TCS Daily

Inflation Tango

By Desmond Lachman - November 29, 2005 12:00 AM

The supportive pronouncements of Argentine economic policymakers on President Kirchner's summary firing of Roberto Lavagna, Argentina's erstwhile Minister of Economy and the country's sole remaining link with economic orthodoxy, has to remind one of the story of the mother, who went to see her son in a military parade. As the soldiers marched by, the mother swelled with pride since she noticed that her son was the only one in step. For like the apocryphal mother, Argentine policymakers seem to take perverse pride in the fact that they are one of the few major Latin American economies, which hanker after the failed economic policies of the past.

Perhaps nowhere is it so evident that Argentina's macro-economic policies are out of keeping with the times as it is in Argentina's attitude towards inflation. For many of the other major countries in the region -- including Brazil, Chile and Mexico -- have all responded to their past disastrous experiences with hyperinflation by foreswearing economic policies that might risk putting them back on the road to high inflation.

Unlike in the Argentine case, the governments of those countries have drawn the correct lessons about the corrosive impact of high inflation on long-term economic performance and about the corresponding economic benefits of low and stable inflation. In order to ensure that they do not slide back onto the slippery inflationary slope, they have ceded to their central banks monetary policy independence. And they have encouraged those central banks to elevate the attainment of price stability to the primary, if not sole, goal of monetary policy.

Sadly, Argentina finds it difficult to draw the correct lessons from its repeated harrowing experiences with very high inflation. Rather than allow the central bank to target inflation at a low level, the Argentine government requires the central bank to keep the Argentine currency at the artificially cheap level it reached in early 2002 in the aftermath of the collapse of Argentina's rigidly fixed exchange rate regime. It does so in the mistaken belief that a cheap currency will promote healthy export growth, even though the transient benefits from a cheap currency are soon eroded by the higher inflation rate that they entail.

To maintain a cheap currency, the Argentine central bank keeps buying foreign exchange reserves in the market to prevent the Argentine currency from recovering the larger part of the 50 percentage points that it lost in value since 2001. The fundamental problem with printing money to keep the currency cheap is that it inevitably leads to strong money supply growth and higher domestic inflation. This process is already in full view in Argentina as reflected in money supply growth well into double digits. As a result, while the Argentine central bank ostensibly has an inflation target for 2005 of between 5 and 8 percent, domestic inflation is already in excess of 11 percent and shows every sign of picking up further in 2006.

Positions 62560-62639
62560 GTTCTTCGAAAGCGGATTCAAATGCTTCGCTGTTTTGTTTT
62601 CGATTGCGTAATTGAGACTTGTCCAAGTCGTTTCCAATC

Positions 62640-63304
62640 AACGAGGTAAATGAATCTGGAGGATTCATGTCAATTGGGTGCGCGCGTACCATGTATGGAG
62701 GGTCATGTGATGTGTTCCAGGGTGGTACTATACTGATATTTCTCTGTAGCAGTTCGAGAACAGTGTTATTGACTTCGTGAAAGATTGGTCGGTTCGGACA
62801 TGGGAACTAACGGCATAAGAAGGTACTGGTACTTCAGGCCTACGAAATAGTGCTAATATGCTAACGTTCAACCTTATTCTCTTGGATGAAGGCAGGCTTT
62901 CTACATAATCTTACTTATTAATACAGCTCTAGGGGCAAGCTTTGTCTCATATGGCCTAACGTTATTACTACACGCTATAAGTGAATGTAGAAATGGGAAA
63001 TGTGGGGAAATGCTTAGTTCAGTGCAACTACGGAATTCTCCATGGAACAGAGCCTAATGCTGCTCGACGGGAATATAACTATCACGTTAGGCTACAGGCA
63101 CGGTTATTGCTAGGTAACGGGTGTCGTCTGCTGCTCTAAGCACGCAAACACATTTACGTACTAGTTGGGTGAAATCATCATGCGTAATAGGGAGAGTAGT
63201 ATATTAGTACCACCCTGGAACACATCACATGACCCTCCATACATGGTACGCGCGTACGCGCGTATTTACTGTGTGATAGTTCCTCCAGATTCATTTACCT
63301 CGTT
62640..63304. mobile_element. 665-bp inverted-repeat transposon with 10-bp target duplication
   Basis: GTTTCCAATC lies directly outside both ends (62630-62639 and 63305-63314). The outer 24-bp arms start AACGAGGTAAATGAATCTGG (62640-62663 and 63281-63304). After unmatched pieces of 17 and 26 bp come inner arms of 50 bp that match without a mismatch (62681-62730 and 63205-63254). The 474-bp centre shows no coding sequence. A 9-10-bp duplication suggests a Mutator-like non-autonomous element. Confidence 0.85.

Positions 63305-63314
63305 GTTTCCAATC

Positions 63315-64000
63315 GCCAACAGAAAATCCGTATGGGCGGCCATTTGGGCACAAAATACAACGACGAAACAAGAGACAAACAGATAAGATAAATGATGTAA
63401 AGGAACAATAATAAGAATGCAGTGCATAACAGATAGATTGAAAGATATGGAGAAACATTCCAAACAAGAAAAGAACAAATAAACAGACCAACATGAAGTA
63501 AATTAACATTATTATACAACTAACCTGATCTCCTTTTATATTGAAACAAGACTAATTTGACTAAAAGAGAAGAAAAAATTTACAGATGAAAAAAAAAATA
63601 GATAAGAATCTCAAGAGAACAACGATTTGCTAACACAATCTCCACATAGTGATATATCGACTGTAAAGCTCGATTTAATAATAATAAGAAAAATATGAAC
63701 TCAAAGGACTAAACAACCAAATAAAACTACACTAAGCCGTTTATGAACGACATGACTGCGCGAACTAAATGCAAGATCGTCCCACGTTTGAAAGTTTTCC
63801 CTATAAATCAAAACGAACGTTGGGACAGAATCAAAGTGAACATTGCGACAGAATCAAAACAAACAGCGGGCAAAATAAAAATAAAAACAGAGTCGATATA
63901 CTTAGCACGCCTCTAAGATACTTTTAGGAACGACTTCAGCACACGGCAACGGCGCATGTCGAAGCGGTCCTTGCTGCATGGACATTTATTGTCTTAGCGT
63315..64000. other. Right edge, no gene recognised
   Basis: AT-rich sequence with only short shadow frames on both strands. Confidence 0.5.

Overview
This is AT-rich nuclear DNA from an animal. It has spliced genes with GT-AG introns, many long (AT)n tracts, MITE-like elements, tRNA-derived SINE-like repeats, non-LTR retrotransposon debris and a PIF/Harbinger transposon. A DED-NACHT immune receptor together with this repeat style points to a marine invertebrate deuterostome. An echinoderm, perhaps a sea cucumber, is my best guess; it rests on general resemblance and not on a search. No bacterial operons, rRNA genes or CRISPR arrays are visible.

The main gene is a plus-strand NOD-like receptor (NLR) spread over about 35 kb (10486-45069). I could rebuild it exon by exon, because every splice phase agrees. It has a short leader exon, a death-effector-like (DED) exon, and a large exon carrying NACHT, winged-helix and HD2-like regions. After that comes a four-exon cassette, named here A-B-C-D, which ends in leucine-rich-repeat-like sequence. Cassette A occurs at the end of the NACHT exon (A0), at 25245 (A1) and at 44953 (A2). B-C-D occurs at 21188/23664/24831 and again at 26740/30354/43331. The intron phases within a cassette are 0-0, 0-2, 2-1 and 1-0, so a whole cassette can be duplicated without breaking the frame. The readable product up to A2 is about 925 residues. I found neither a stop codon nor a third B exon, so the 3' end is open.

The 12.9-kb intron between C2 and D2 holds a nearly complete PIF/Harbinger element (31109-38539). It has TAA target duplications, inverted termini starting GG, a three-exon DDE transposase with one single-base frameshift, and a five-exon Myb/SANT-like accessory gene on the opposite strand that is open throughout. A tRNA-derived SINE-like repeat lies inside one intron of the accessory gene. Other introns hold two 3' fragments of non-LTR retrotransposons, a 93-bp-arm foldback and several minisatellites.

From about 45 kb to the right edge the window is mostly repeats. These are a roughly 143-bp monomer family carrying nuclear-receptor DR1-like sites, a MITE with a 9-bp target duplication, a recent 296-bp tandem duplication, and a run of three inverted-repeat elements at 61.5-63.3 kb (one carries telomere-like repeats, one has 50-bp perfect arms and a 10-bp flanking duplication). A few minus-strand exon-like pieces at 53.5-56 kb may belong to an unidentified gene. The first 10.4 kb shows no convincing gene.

One would have thought that this pick up in money supply-led inflation should be raising red flags in a country that has had more than its share of hyperinflation episodes. One would also have thought that Argentine policymakers, who have been to this movie many times before, would have learnt how little it takes to have the Argentine economy off to the inflation races. Instead, all it seems to elicit from Argentine policymakers is the imposition of ineffective controls on selected prices and the ranting of its president against the supposed price gouging behavior of its supermarkets.

While Argentina's cavalier attitude towards rising inflation is perhaps the most egregious example of misguided macro-economic policy making, it is far from an isolated example. For Argentina doggedly insists that public utility rates be rigidly capped at levels that make it uneconomic to invest in the energy or electricity sectors and that have already resulted in disruptive energy blackouts. Similarly, much needed reform in Argentina's tax sharing arrangements and in its creaky banking system is indefinitely postponed even though those reforms would be vital to support Argentina's quest for sustainable long-term economic growth.

Argentina's economy has been on a secular decline since its heyday in the early 20th century, when Argentine citizens ranked amongst the richest in the world. The fact that Argentine policymakers perversely do not draw the correct lessons from their many policy mistakes dooms them to repeat those mistakes, albeit in a somewhat different guise. This is a great pity. For all Argentine policymakers need do is look across the Andes at Chile to see what can be achieved through learning the right lessons from one's past policy mistakes.

The author is Research Fellow, American Enterprise Institute.


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